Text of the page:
Implementation Day: Do the Rules Let You Play in the New Ballgame for Business in Iran?

After a twelve-year standoff that saw the United States and Europe ratchet up sanctions pressure on Iran, a diplomatic breakthrough has been reached. But robust trade between Iran and the West will not arise immediately, since the end of sanctions is a long way away. Continue Reading

A Break From the Past: Historic Deal with Iran Marks A New Day in U.S.-Iran Relations

Today, President Obama announced a landmark agreement with Iran designed to prevent Iran from obtaining a nuclear weapon in exchange for lifting sanctions that have retarded the country’s development for the decades since the revolution. The agreement is the result of 20 tough months of negotiations among Iran and the so-called P5+1 (the United States, the UK, China, France, Russia, and the EU). As far as we are aware, this is the first time in over forty years that nonproliferation diplomacy has resulted in an enforceable agreement not to develop nuclear weapons. The last four entrants to the nuclear club (India, Israel, Pakistan, and North Korea) were not likewise persuaded to cease their development of nuclear weapons. Their nuclear detonation tests in 1974, 1979, 1998, and 2006 respectively signaled the end of negotiations in each case. Continue Reading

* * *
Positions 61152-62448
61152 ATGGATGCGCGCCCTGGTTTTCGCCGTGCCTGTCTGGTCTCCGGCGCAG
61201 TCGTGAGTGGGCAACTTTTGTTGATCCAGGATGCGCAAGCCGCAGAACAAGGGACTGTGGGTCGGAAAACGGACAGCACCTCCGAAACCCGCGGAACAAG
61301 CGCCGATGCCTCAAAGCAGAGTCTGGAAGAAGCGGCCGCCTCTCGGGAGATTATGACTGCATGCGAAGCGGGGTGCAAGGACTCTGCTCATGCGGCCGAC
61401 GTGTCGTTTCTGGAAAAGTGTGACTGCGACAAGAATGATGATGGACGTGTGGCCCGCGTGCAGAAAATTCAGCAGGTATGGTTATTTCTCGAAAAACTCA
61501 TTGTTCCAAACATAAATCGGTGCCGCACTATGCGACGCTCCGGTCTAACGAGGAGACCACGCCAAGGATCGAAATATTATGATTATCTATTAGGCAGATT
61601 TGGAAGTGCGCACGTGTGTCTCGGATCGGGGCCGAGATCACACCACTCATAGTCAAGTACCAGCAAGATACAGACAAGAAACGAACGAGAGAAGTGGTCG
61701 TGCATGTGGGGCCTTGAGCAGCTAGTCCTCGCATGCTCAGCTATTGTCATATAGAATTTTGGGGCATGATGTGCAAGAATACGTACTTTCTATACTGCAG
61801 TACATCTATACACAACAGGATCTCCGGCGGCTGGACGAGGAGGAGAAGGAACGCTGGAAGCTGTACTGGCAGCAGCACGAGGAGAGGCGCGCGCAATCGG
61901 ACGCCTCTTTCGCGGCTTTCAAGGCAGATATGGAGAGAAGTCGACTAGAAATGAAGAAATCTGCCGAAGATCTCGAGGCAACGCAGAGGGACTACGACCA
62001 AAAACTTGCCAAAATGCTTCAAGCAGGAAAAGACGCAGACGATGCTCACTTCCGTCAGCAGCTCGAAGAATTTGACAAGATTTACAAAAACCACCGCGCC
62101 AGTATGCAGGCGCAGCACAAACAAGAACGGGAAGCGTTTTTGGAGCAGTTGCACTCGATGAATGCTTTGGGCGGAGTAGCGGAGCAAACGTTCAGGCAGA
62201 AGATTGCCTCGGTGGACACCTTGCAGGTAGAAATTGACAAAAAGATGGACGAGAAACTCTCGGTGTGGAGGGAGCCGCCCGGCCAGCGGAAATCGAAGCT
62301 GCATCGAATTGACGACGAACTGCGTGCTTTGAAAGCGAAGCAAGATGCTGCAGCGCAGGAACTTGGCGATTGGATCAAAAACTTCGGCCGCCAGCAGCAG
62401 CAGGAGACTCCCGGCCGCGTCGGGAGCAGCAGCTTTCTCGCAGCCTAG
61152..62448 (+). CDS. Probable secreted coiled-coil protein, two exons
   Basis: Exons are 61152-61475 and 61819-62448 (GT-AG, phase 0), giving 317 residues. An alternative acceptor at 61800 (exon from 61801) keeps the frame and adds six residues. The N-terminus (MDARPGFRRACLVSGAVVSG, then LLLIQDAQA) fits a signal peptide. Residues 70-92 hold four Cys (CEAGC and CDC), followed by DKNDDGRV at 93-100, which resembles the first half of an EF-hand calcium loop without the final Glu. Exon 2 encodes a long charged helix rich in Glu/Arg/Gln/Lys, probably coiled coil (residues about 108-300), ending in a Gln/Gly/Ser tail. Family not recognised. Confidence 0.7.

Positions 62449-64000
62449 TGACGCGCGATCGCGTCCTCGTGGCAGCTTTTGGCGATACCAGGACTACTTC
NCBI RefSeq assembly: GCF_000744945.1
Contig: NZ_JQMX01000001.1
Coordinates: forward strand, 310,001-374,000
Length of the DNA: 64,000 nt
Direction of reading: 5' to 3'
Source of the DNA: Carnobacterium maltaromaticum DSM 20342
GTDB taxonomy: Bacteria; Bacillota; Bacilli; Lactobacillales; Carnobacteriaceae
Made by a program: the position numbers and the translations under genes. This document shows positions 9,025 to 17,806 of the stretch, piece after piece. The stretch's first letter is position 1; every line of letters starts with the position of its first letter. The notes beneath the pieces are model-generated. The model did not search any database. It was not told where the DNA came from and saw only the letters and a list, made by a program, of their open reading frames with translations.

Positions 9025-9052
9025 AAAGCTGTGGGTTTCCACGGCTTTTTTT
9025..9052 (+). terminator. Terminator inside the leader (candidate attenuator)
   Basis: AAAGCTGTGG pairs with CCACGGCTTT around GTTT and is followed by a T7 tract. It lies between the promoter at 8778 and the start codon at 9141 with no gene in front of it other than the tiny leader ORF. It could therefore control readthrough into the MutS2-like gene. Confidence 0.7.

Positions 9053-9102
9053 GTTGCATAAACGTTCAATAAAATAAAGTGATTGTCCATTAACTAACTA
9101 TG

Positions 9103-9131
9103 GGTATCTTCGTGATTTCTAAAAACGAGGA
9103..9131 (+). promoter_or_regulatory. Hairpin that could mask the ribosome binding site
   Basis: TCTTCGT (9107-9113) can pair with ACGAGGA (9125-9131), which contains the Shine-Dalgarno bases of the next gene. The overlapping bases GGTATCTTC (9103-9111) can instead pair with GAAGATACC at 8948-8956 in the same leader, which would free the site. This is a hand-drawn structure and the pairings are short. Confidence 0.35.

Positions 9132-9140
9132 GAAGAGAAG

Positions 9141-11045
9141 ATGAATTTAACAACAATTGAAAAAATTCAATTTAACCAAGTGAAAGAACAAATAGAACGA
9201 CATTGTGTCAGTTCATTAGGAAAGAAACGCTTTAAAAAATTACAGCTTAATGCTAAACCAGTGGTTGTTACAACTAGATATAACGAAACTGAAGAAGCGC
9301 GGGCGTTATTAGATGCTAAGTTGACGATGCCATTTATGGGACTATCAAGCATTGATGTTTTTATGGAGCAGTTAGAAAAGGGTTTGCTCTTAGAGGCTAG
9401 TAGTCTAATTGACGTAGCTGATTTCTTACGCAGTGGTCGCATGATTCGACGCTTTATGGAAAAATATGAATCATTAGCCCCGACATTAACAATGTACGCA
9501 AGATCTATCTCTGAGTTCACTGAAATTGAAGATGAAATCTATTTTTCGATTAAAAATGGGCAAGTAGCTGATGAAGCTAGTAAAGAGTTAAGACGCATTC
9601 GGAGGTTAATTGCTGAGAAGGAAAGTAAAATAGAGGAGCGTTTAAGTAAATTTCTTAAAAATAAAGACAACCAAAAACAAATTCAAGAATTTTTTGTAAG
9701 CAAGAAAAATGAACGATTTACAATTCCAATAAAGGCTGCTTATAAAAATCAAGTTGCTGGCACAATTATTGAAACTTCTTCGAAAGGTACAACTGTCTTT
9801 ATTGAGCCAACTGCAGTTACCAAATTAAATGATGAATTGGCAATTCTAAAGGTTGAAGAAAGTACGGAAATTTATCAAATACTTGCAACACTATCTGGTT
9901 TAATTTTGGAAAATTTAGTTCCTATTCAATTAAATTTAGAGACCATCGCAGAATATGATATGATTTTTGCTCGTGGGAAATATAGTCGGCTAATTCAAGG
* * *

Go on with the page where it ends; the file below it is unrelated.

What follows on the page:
Government Contracting Abroad: Beware Compliance Risks

On June 16, 2015, IAP Worldwide Services Inc., a private defense and government contracting company, agreed to pay $7.1 million to settle criminal charges of the U.S. Foreign Corrupt Practices Act (FCPA) related to bribing Kuwaiti government officials to secure a Kuwaiti government contract.  On the same day, James Michael Rama, IAP’s Former Vice President of Special Projects and Programs also pleaded guilty to FCPA charges.  For U.S. government contractors, the opportunities to provide services and expertise to foreign governments are lucrative, but this enforcement action also highlights the risks associated with obtaining such contracts. Continue Reading